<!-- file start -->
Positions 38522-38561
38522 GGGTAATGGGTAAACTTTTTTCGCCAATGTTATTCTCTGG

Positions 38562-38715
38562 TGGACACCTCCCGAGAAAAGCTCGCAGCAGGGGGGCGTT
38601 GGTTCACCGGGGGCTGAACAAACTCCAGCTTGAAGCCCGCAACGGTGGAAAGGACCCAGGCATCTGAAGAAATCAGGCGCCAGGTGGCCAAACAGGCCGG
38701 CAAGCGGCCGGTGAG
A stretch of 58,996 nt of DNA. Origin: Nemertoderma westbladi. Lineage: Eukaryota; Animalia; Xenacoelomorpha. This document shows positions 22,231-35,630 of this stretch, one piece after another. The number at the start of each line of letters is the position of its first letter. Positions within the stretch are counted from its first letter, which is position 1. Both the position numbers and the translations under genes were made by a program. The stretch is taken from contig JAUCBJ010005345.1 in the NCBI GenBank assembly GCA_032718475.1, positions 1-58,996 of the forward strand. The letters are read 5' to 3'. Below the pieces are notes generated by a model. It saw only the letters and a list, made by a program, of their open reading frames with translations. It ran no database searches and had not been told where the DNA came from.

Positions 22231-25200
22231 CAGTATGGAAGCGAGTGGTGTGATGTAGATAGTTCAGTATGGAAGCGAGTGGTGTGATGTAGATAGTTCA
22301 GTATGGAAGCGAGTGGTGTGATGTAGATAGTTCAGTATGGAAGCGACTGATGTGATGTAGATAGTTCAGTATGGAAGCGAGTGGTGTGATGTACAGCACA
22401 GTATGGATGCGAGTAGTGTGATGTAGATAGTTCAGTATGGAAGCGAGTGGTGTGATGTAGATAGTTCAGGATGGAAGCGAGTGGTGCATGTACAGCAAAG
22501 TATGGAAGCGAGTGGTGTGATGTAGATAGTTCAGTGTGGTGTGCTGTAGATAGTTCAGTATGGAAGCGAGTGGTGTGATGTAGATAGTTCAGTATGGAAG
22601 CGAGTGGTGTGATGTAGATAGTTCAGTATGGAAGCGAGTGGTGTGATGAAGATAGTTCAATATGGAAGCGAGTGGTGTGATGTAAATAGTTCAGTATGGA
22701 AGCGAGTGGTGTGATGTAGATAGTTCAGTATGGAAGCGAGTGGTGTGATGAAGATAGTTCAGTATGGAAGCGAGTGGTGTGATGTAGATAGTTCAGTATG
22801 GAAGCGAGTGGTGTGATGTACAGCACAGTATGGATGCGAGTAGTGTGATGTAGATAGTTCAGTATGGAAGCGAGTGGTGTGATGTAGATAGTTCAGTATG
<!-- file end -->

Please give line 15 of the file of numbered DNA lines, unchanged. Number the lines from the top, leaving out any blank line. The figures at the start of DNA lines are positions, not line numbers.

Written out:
22801 GAAGCGAGTGGTGTGATGTACAGCACAGTATGGATGCGAGTAGTGTGATGTAGATAGTTCAGTATGGAAGCGAGTGGTGTGATGTAGATAGTTCAGTATG